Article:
Peter Hinchliff

From Wikipedia, the free encyclopedia
Jump to: navigation, search

Peter Bingham Hinchliff (25 February 1929 - 17 October 1995) was a South African Anglican priest and academic. He was the Regius Professor of Ecclesiastical History at the University of Oxford from 1992 to 1995.

Early life[edit]

Hinchliff was born in South Africa on 25 February 1929 to an Anglican priest who had moved to the country in 1914.[1] He studied at Rhodes University, before moving to England.[2] There he matriculated into Trinity College, Oxford, where he studied theology under Austin Farrer.[1] Returning to South Africa, he attended St Paul’s Theological College, Grahamstown before his ordination.[2]

Career[edit]

Religious life[edit]

Hinchliff was ordained deacon 1952 and priest in 1953. His first posting was as a curate in Uitenhage, Eastern Cape Province.[2] From 1955 to 1959, he was sub-warden of his alma mater, St Paul's College, Grahamstown. In 1964, he was appointed a Canon and Chancellor of Grahamstown Cathedral.[1]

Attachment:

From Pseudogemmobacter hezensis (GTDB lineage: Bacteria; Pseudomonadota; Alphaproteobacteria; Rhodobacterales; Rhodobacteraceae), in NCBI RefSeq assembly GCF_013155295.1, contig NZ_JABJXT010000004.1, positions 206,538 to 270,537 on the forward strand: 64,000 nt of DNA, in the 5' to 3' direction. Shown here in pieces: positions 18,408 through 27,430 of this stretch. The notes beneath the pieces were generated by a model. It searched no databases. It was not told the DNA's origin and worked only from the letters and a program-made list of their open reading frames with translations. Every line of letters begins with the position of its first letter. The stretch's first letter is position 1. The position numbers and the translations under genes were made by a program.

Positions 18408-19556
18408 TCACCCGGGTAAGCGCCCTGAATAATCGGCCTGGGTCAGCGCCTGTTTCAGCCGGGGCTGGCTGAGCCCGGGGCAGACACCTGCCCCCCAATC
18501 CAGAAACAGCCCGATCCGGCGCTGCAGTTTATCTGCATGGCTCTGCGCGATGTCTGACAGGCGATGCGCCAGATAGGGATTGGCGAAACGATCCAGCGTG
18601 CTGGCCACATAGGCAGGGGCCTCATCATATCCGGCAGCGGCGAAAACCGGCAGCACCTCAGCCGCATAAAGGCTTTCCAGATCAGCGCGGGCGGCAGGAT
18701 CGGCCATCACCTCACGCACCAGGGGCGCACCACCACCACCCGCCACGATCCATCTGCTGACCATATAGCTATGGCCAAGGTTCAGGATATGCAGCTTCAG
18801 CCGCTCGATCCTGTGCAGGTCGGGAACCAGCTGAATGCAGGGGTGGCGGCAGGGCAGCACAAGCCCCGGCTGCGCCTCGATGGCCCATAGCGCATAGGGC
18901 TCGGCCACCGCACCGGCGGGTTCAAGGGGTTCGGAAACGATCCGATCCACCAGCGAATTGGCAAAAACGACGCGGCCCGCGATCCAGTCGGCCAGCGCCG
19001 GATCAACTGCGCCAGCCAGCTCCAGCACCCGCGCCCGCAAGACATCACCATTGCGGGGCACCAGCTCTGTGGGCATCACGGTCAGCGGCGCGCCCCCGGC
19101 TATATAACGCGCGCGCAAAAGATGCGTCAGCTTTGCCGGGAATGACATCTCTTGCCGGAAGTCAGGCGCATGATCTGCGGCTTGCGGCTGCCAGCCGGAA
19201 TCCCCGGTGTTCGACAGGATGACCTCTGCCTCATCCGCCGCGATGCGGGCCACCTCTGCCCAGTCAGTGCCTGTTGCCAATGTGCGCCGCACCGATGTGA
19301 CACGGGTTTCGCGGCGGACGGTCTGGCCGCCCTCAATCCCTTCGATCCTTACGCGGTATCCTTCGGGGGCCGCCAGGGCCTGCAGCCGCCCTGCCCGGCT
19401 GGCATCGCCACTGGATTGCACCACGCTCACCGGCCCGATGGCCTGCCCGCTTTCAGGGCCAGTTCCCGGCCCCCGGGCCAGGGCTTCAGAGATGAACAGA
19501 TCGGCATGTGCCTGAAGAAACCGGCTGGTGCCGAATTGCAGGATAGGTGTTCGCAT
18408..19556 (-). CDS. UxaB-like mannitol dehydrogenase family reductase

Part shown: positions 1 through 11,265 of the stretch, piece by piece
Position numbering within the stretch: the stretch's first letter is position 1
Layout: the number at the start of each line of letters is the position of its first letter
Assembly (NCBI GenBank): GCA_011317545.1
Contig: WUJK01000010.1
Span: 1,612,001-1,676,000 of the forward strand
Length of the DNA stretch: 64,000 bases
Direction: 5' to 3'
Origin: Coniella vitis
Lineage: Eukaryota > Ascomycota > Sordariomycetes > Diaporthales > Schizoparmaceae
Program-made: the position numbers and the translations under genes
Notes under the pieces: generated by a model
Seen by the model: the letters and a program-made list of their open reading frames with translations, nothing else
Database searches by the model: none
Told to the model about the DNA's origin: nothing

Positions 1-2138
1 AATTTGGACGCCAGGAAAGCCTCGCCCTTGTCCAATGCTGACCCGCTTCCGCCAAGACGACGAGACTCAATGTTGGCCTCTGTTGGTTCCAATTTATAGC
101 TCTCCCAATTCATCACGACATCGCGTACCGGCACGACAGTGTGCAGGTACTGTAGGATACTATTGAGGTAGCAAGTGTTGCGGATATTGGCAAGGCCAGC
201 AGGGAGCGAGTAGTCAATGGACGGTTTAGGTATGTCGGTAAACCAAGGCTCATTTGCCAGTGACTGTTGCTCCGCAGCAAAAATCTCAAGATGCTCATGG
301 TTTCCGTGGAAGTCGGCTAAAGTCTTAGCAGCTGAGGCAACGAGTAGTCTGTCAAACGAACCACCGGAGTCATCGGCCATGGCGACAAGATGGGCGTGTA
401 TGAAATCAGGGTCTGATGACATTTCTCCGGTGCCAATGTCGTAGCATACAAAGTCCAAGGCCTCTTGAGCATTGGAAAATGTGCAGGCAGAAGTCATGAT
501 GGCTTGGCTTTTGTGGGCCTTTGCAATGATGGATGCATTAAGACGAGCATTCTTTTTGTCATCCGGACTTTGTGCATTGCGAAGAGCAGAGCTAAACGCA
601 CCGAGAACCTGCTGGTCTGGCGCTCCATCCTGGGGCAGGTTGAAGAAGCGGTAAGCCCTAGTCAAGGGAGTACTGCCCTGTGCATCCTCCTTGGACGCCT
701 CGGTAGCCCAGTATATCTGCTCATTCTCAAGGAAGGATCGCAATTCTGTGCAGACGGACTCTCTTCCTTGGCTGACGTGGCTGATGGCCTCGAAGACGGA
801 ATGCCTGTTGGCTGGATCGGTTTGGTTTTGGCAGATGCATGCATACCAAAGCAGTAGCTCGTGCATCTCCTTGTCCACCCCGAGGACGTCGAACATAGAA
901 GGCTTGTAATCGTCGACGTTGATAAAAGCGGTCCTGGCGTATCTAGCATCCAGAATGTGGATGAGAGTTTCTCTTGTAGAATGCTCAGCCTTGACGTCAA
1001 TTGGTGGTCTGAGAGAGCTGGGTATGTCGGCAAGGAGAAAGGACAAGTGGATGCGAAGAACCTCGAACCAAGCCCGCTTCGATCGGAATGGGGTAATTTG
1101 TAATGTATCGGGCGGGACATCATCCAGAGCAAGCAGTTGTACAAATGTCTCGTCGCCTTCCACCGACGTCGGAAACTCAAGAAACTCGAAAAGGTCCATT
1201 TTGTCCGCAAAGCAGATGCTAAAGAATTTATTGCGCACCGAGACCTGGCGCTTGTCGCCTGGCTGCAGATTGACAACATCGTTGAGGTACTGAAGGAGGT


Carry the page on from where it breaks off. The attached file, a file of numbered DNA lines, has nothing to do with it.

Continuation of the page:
In 1974, it was suggested that he was a candidate for the position of Archbishop of Cape Town, however Bill Burnett was eventually appointed.[3] In January 1992, he was appointed a Canon of Christ Church Cathedral.[4]

Academic career[edit]

From 1957 to 1959, Hinchliff was a Lecturer in Comparative Religion at Rhodes University. In 1960, he was appointed Professor of Ecclesiastical History.[2] He resigned the position in 1969 in protest against apartheid that had worsened with the passing of the Separate Representation of Voters Amendment Act, 1968.[5]

In January 1992, Hinchliff was appointed Regius Professor of Ecclesiastical History and Fellow of Christ Church College, Oxford.[4]

Publications[edit]

Notes[edit]

  1. ^ a b c "The Rev Professor Peter Hinchliff; Obituary". The Times. 24 October 1995. p. 21. 
  2. ^ a b c d Morgan, Robert (21 October 1995). "Obituary: The Rev Professor Peter Hinchliff". The Independent. Retrieved 24 July 2014. 
  3. ^ "The Times Diary: Contender". The Times (59077). 30 April 1974. p. 16. 
  4. ^ a b "University news". The Times. 8 January 1992. p. 14. 
  5. ^ "Stand against tyranny: Obituary of Peter Hinchliff". The Guardian. 17 November 1995. p. 19. 

References[edit]